Chili Con Carnival January 31, 2010Posted by Chad in Food.
Every man needs to be able to make chili.
Chili isn’t as much a food as a process to make a dish. Leaving aside the whole beans, onions, rice, and noodles argument, whipping up a good pot of chili doesn’t take much knowledge, just a few simple techniques, and a lot of flexibility based on what you have and what you want.
First off, decide how much you want to make, based on how many pounds of meat. In my example, I’m doing 2 lbs of meat. What meat? Doesn’t much matter. Ground beef, stew meat, pork, venison, whatever. I’m going to use a lb of stew beef and a lb of stew pork because… they were on sale.
For the tomatoes: a 14.5 oz can of diced tomatoes for each lb of meat. I’m using a few various cans of Ro-Tel (a habanero hot, a mild, and a chili mix) which are 10 oz, so three cans it is. Then a can of tomato sauce for each pound, so 2 of them. Often I’ll use normal size cans of diced tomatoes, and all the new flavors are interesting. I’ve made chili with the garlic added, or even the balsamic vinegar, but usually only one can of flavored when making a double batch of chili like this.
Use good chili powder. Doesn’t have to be the most expensive hand ground by overpaid ethnic laborers using traditional tools under the full moon or anything, but decent stuff. 2 and a half to three tablespoons per pound of meat is my base, and then I add hotness in other ways. Today’s batch is added heat from the habaneros in the Ro-Tel.
Salt, pepper, garlic powder are almost always required, I also add some cumin and cilantro.
That’s about it. Onions? Add later. Beans same thing.
Brown the meat. Medium high heat. Here’s the wrong way to do it:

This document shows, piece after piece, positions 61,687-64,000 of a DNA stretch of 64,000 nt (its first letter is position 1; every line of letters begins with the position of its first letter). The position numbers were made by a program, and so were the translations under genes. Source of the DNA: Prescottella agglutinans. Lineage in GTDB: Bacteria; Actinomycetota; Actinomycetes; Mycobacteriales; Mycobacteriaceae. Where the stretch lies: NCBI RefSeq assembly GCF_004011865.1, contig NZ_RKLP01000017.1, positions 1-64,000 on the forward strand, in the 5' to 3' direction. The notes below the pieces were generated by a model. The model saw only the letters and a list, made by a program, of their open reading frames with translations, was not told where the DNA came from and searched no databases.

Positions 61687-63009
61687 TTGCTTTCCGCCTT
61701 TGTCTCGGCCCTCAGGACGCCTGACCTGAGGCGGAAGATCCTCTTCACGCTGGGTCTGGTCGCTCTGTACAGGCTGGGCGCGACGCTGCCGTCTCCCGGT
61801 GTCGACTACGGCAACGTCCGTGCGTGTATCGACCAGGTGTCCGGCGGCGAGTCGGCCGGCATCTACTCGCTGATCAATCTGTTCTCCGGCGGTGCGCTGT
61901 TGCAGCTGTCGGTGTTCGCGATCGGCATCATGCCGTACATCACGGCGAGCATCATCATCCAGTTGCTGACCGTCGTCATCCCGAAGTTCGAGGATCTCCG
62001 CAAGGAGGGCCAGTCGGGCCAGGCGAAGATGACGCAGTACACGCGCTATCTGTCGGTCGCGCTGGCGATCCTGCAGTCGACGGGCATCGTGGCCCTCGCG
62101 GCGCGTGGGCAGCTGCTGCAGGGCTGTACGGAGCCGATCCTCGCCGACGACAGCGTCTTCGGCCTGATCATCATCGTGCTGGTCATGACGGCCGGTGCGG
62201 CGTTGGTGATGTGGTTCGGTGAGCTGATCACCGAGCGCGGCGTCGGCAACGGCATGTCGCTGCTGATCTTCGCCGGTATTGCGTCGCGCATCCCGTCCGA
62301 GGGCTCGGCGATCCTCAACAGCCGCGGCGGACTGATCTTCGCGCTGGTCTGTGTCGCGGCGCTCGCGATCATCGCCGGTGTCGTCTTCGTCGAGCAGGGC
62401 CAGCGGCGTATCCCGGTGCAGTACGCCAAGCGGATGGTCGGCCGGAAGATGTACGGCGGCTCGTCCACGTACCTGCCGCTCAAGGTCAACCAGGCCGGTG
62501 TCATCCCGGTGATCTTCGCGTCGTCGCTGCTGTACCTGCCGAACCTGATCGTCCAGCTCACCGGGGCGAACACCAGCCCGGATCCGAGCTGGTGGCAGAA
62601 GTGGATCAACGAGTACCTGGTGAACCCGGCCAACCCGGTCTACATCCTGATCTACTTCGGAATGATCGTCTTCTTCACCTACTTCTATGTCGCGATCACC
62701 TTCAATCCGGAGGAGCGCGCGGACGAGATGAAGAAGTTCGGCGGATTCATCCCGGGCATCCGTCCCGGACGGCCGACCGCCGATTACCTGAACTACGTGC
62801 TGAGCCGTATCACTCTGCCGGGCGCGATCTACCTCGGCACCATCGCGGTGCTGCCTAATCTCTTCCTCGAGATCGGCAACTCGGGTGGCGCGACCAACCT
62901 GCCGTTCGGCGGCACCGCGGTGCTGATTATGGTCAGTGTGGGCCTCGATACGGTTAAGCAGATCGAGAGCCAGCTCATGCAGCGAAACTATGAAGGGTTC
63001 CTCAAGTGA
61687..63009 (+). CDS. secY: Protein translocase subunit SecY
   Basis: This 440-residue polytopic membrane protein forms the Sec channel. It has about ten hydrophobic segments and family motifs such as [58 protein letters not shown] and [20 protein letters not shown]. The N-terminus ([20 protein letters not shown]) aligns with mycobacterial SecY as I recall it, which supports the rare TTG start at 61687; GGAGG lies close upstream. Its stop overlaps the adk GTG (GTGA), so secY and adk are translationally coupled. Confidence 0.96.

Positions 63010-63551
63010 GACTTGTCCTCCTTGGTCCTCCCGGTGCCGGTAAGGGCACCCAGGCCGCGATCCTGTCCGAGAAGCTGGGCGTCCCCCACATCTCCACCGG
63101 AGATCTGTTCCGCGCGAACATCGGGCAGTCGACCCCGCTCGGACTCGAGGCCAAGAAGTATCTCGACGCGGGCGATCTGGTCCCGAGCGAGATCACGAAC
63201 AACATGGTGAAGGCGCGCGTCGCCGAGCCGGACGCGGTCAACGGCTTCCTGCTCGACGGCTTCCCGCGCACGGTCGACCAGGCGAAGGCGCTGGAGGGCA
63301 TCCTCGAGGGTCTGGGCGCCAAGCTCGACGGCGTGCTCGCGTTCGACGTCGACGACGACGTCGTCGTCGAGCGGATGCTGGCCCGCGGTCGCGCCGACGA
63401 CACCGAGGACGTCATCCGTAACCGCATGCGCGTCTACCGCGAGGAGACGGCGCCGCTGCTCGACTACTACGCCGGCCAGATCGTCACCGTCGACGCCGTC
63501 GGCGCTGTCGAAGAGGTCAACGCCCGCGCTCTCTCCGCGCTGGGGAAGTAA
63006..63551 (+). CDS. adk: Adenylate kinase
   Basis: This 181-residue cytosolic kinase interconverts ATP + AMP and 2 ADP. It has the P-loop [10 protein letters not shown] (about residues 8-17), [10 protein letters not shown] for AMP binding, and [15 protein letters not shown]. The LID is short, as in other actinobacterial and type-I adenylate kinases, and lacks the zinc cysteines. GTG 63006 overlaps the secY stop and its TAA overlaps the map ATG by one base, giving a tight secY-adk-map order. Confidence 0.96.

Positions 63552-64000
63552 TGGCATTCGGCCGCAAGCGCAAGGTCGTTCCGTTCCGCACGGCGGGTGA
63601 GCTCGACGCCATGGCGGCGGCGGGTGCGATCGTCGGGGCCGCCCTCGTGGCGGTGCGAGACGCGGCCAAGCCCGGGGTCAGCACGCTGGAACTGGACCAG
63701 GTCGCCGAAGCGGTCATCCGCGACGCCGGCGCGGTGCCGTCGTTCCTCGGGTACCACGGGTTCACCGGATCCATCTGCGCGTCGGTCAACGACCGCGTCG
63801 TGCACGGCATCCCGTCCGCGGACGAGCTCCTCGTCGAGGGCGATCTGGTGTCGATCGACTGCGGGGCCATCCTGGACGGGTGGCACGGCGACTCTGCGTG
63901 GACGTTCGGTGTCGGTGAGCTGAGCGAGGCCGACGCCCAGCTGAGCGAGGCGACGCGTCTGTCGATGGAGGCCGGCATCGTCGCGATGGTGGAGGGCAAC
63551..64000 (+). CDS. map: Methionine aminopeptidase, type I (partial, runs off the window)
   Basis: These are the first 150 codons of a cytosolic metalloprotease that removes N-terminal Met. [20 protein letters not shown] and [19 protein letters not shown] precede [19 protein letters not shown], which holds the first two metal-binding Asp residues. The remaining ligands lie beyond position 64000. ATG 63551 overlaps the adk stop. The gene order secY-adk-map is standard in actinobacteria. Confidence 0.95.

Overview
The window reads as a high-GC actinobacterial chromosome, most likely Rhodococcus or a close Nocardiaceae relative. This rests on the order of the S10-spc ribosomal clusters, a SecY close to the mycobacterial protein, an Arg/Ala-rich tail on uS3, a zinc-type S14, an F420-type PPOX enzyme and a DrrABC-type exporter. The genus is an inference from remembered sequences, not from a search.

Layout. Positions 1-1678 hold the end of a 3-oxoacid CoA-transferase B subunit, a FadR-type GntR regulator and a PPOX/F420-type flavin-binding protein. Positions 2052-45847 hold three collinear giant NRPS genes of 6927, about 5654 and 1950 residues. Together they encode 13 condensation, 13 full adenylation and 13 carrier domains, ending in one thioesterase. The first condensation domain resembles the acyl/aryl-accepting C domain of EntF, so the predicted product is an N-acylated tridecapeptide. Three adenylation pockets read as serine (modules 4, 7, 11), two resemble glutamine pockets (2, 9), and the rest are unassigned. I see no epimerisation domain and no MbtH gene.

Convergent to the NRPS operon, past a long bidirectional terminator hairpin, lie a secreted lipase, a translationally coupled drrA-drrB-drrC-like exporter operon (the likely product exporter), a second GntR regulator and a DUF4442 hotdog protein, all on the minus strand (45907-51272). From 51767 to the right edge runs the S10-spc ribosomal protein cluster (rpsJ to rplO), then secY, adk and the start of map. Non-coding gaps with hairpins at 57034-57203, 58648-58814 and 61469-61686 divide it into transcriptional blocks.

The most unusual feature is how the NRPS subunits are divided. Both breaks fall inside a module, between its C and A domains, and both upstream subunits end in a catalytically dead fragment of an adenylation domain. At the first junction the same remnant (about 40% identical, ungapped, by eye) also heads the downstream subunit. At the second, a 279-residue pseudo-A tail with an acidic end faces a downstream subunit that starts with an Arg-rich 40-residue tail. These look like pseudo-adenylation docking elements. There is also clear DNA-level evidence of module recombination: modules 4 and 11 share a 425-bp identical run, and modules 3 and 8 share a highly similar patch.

Too much meat at the same time. This meat is going to boil in its own juices, not brown.
That’s the right way. About 1/2 pound at once in a little splash of oil. The meat will “let go” of the bottom of the pan when it is browned and ready, letting you stir or flip it to the other side. The inside of the meat doesn’t have to be completely cooked through. When each batch is done, just put it in a bowl or another pan for now. It only takes a few minutes to cook the meat.
Using ground beef? Same thing, brown it hot and fast.
Here you can see the difference between boiled and browned. Of course, the pork is the lighter colored, but the browning on the beef is noticeable:
Here’s what is left in the cooking pot if you did it right:
That’s all tasty goodness, but you have to liberate it. Now’s when you add about a half cup or so of beer, wine, broth, or water, depending on what’s on hand and what flavors you like. You’re going to get a blast of steam coming out, so stand back, then stir all that darkness off the bottom with a wooden spoon. You’ll end up with something that looks like a loose gravy.
Add the meat back into the pot, then add the canned tomatoes.
Time to add more spices. Since I used a can of Chili Mix Ro-Tel, I’m not going to add enough chili powder for the whole two pounds of meat that I’m using. In this case, I’m using about 4 tablespoons worth.
Garlic powder is about a tablespoon. If I used the normal canned diced tomatoes that has the garlic in it, that’s probably enough. I’ll then add the cans of tomato sauce. Add the other spices that you like to add, but it’s optional. So is adding a little bit of liquid smoke to the mix.
Bring it all up to a boil, then drop the heat all the way down, and let it simmer for anywhere from a half hour up to a few hours, stirring every once in a while.
If everyone likes beans, then drain and rinse a can of kidney or black beans, and add only about 15 minutes before serving, or else they’ll turn to mush. Onions are typically served diced up and on top of the bowl its served in.
Go wild. Grated cheese, sour cream, beans on the side, onion, rice, noodles, whatever you’re used to.
The Fast Method!!!
Brown a pound of ground beef and drain.
Add a 14.5 oz can of diced tomatoes with garlic and another 14.5 oz can of tomato sauce.
Add 3 tablespoons of chili powder. Add whatever other spices you like.
Simmer for 20 min.